On my first night in London (the real one), my brother and I went to a play at the Almeida theatre called They Drink It In The Congo about a Kenyan-born British woman trying to organize a Congolese festival to raise awareness about the Congo.
I have to admit, I knew very little about the play’s premise. My brother sent me links to a few productions we could see while I was in town, but was a busy week at work, so I didn’t have the opportunity to look into them closely. But come to London and not take advantage of the incredible theatres available? I was up for anything.
The play opened with more than a few laughs. It had punchy jokes but, more importantly, a large man in a pink suit who seemed to have no purpose on stage other than to announce, “Telephone!” when someone’s cellphone went off or narrate emails as characters read them on stage. It was funny but, as my brother questioned at intermission, couldn’t that be done by a voice off-stage?
But a flashback scene later on in the play revealed his true purpose (SPOILER): the Brit organizing the festival had visited the Congo on an aid trip and ended up in the middle of a conflict between a family and the militia; the family is torn apart and the father suffers a massive head wound from a machete—the man in the pink suit. That scene, with the man’s cries for help and her inability to do so, haunts her. She carries him around. Every conversation, every interaction, he is there.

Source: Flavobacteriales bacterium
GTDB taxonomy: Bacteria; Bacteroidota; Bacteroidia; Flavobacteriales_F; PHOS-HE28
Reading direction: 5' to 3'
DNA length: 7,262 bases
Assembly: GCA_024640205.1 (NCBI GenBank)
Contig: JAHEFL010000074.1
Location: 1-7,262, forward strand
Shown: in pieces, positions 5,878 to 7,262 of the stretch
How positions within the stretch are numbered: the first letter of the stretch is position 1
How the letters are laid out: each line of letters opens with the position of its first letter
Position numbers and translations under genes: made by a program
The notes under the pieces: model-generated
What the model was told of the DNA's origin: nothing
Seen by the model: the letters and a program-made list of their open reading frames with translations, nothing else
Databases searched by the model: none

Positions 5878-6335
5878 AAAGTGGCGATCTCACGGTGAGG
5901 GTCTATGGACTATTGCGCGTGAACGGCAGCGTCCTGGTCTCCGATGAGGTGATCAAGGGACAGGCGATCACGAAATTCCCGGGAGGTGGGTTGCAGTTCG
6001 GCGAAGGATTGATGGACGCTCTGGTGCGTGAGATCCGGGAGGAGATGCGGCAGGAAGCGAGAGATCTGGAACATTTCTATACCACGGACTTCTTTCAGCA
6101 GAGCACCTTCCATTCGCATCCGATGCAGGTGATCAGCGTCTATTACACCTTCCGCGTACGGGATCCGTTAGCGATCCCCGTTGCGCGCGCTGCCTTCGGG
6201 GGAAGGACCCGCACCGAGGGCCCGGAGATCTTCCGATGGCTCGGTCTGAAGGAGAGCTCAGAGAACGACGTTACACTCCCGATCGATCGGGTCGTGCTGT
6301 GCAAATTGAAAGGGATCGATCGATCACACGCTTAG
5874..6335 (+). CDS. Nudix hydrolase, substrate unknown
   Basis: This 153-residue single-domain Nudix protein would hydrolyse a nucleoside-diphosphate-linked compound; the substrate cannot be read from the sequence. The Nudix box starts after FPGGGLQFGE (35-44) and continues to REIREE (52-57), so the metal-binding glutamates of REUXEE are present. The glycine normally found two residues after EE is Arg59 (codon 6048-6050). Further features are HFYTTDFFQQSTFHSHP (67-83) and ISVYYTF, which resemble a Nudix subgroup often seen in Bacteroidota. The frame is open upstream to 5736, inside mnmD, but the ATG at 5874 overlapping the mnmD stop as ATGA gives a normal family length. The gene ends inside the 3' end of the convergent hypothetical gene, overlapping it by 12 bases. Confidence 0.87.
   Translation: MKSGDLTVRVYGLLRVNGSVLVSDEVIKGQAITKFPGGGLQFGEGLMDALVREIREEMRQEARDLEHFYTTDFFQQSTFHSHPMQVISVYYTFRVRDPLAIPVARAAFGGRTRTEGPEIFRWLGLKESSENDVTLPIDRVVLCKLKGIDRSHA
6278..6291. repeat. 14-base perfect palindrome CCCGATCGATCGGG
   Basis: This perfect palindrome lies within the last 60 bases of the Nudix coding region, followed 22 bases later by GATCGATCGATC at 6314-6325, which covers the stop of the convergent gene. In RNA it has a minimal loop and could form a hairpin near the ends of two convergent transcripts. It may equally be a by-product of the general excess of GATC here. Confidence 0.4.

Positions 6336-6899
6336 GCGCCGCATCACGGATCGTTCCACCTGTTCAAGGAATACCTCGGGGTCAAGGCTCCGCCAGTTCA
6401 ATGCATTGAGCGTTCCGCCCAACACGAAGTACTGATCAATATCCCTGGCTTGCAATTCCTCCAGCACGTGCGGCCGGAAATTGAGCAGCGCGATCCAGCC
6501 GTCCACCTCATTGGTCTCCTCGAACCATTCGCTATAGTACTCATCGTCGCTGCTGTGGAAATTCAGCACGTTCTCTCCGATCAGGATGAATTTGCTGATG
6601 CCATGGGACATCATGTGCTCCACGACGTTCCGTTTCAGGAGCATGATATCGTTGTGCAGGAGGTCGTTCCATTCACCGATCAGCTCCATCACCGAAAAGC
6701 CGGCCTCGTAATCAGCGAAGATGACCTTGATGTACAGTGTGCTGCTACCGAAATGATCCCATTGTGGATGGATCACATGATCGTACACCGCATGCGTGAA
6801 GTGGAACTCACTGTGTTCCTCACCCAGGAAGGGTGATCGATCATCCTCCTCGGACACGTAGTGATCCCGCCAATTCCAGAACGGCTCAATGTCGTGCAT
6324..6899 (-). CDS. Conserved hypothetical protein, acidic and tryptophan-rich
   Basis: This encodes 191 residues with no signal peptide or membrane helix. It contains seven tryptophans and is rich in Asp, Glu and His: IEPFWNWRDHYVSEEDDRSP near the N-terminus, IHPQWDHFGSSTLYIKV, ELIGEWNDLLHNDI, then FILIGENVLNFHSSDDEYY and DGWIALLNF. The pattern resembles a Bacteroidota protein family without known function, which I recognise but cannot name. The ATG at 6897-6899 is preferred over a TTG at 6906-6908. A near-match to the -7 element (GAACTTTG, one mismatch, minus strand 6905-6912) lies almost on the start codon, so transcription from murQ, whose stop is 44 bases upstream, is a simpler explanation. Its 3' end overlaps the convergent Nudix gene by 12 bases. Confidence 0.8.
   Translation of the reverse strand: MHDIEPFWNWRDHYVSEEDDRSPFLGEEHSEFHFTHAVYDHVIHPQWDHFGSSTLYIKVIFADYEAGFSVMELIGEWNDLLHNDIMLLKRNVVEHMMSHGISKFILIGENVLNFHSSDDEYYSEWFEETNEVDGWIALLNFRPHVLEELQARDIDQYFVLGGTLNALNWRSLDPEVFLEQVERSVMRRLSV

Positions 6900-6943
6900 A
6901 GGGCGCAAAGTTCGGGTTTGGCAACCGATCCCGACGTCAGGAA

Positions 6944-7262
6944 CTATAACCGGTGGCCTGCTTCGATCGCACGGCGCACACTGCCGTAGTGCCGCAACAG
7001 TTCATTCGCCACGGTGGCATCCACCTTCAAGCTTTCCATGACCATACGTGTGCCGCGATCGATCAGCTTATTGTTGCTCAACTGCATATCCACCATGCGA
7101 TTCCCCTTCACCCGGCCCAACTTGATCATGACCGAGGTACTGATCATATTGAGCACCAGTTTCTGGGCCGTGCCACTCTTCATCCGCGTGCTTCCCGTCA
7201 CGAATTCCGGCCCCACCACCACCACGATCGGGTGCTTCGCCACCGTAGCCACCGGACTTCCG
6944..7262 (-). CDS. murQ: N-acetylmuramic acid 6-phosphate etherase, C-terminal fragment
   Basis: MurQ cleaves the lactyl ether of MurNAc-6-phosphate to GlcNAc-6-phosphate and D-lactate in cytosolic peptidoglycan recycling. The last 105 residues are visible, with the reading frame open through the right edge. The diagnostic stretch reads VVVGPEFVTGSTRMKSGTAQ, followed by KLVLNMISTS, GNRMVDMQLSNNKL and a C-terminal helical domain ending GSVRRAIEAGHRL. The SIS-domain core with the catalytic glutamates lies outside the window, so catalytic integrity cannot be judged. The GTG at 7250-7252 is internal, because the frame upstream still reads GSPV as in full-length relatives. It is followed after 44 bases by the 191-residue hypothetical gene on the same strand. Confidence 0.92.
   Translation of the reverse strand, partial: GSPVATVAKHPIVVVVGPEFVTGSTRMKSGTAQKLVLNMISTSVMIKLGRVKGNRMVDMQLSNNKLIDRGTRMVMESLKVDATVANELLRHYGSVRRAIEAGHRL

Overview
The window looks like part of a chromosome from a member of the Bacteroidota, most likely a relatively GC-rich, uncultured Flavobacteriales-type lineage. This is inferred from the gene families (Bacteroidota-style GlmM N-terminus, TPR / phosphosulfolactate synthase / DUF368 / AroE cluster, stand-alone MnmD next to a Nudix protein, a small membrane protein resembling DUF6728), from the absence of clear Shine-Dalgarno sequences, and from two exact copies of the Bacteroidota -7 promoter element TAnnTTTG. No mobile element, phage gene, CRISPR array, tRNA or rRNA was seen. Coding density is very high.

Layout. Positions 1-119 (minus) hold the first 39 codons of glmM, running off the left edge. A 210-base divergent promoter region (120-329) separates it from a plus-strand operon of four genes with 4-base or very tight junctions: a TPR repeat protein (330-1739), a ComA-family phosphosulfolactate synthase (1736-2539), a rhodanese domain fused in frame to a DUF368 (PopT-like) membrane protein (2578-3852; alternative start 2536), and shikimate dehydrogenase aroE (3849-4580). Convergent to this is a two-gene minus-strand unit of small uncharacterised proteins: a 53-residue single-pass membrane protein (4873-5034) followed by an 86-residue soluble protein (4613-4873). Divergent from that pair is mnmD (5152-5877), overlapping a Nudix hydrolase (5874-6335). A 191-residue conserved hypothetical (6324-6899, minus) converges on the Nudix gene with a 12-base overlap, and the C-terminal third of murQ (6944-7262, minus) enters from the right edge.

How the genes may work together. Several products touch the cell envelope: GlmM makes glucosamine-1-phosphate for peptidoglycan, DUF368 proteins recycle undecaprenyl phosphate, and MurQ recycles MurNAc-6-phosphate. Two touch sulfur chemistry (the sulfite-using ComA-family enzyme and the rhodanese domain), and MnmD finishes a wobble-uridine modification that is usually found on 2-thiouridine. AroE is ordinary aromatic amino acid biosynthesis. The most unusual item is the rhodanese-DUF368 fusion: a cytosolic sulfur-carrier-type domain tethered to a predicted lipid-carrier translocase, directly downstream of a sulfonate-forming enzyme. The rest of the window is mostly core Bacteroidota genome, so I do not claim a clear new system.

The play was fantastic. Though travel exhaustion tempted my eyes to close several times, I was compelled to stay awake. The content about the Congo’s conflict was complex and dense; the characters portrayed were vibrant and layered.
But I found myself thinking primarily about the dynamic between only two characters long past the final applause: the woman the entire play centred around and the man unseen to all the other characters on stage. The man in the pink suit was real and present to her alone, but his existence in her past affected everyone around her.
And so, I wondered: How often do people bring their ghosts with them? Who is in the room with you that you can’t see? What words do they whisper to their host that drive the action of the scene?
When we ask questions, genuine inquiries, about the reasons behind our boyfriend/brother/mother/grandfather’s actions, sometimes we see the faint outlines of these ghosts, or at least imagine we can. When they are willing to share a story, we see the past experiences of their current perspective or purpose, a past that continues to echo in the lives of these people we care about. But, most of the time, we have to ask. We have to want to see the unseen.